Thus, where learners already have significant schemas in place (long-term memory domain specific knowledge), pedagogy can move more to discovery and problem modes. “Automatic processing of schemas requires minimal working memory resources and allows problem solving to proceed with minimal effort.” Where learners do not have those schema in place, it is critical to understand the limitations of their short-term memory capacity (cognitive load theory) and thus the limitations of the students’ processing ability. “Working memory limitations profoundly influence the character of human information processing and, to a considerable extent, shape human cognitive architecture.”

  1. Pedagogy must be assessed not so much by how much students enjoy it but by how much they learn from it

As noted above, issues of ‘hiding’ and ‘efficiency’ can obscure the reality that enjoyment does not equal learning. This is not to say (obviously?) that enjoyment and learning are antithetical. It is to say that asking a student whether they are enjoying a class automatically means that the student is learning in that class. Anecdotally, students will often reference teachers who are strict, hard markers, demand high standards, as more their favorites because they learn so much rather than entertaining teachers who they like a lot but from whom they will admit they learn less or even little. Their favorite teachers as described in face to face interviews are those who enable them to learn a lot while providing welcome breaks, humor, and side trips that don’t distract negatively from the forward motion of the class.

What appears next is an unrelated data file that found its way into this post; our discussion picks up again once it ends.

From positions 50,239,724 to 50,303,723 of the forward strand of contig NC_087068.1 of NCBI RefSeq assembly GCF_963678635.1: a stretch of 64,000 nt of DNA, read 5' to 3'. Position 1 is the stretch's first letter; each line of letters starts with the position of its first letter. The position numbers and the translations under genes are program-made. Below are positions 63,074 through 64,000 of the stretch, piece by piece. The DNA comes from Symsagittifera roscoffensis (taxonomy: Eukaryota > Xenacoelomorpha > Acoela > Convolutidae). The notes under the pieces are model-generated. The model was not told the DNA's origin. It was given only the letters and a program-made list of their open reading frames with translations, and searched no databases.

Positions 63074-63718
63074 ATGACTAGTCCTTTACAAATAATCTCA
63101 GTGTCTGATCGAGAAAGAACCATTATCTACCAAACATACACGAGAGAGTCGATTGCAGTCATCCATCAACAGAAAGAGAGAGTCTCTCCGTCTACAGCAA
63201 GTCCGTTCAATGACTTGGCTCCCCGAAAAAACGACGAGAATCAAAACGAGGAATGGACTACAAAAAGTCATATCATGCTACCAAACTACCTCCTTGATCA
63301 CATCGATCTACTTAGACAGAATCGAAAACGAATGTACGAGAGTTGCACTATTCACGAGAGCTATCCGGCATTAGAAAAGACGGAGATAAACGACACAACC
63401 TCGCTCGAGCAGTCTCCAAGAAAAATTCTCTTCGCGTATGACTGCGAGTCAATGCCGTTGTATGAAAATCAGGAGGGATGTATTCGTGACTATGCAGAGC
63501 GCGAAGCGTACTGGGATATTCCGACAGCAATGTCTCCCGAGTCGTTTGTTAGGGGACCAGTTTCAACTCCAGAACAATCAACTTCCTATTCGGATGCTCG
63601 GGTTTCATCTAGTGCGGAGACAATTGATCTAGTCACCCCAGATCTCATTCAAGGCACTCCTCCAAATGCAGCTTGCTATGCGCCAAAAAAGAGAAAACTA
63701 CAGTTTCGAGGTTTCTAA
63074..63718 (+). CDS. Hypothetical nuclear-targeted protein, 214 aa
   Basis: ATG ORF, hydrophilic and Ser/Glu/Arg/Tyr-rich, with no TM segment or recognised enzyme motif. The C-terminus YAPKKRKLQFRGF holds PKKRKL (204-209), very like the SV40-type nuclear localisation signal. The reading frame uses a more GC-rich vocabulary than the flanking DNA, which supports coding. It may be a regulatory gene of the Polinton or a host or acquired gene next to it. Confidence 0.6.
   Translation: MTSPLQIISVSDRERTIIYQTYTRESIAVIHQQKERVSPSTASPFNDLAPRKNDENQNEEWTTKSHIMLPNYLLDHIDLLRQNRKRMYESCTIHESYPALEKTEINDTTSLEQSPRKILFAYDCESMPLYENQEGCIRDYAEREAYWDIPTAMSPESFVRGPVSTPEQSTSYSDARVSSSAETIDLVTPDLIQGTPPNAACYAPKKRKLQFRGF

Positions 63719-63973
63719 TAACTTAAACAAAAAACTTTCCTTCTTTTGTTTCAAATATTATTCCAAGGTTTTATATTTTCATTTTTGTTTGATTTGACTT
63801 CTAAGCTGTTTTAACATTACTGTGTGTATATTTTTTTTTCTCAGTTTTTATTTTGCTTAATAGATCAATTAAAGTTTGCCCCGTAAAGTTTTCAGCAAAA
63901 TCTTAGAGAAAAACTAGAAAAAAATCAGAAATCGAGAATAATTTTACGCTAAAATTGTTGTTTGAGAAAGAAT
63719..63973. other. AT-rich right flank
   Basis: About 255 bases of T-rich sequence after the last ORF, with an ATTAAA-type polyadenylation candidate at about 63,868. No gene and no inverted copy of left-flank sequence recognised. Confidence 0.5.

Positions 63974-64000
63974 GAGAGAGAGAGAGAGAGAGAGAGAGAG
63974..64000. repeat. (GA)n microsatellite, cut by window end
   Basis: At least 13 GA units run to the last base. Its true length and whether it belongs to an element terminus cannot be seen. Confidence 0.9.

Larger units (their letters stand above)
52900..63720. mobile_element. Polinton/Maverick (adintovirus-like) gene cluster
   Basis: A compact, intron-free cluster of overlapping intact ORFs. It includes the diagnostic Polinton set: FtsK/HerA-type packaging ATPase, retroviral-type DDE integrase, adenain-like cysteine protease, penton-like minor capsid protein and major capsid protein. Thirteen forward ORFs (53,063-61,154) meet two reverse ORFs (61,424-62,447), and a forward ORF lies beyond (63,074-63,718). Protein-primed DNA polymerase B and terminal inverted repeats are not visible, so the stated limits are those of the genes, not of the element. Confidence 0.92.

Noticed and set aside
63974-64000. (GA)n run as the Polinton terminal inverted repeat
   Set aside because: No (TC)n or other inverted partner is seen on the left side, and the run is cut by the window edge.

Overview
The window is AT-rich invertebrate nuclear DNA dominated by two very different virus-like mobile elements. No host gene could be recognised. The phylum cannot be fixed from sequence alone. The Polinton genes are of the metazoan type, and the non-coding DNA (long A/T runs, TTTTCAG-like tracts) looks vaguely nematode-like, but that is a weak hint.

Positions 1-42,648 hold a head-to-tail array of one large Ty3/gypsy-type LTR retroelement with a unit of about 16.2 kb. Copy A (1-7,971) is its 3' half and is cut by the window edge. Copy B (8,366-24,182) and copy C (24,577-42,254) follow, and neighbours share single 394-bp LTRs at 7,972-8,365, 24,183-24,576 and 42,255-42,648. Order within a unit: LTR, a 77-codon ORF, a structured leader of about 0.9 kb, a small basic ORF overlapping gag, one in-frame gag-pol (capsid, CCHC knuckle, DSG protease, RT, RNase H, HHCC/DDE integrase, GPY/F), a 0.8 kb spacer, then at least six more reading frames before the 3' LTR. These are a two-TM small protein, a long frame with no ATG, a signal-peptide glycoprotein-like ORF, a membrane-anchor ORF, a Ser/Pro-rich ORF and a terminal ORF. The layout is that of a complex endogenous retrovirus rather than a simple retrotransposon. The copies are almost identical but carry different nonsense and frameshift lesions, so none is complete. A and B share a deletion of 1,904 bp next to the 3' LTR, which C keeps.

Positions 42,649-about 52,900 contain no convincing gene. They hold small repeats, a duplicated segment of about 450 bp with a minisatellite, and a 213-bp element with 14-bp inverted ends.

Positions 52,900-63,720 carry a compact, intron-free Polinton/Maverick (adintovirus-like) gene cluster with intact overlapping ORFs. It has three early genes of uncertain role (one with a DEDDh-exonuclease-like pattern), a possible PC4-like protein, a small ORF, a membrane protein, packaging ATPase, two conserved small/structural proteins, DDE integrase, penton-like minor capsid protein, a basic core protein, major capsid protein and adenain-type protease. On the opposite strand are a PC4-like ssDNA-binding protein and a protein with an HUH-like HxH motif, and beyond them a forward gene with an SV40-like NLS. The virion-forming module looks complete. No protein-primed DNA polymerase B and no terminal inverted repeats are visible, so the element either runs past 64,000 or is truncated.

Here are some excerpts from student interviews – middle school – that illustrate the point. The question prompt is who is your favorite teacher and why?

really good at helping you understand things but also made learning fun  engaged; he was really fun and he pushed us to learn more and he was really excited about teaching; we try to make it fun when memorizing Latin which is a  very boring subject and all but she makes it fun; when I have problems with certain questions she’s always there to help me and allows me to advocate for myself when something doesn’t make sense to me; she makes the class more interesting and helps us understand the book we read more; instead of telling us what to notice she let us discover patterns and different equations on their own

Paying attention to these three factors – level of student, pedagogy fit, and learning – will make an incredible difference in the success of every student in your class. The following is just one example of a way to make this real in your classroom:

  1. When the entire class is a novice i.e. have no automatic schemas in place, provide concrete teaching and direct instruction with the teacher firmly in control of the learning environment. Here, the teacher’s instruction acts as the schema for the student, schema that the student will now begin to develop for themselves as they move out of the novice phase.
  2. As schemas begin to develop and members of the class, hopefully the whole class, develop some automaticity and open up working memory for other tasks, introduce gaps into the required tasks that students now have to fill in (a process known as “fading”). This is also the point at which discussion becomes useful and even needed. As a teacher, the conversation is now more even with students able to take the lead.
  3. Expert students and, at some point, the whole class is now able and should operate under what we might think of as supported autonomy. Projects, group work, debates, controversial topics, extensions, all become possible at this level with an excellent likelihood that learning will take place in these ‘more enjoyable’ activities.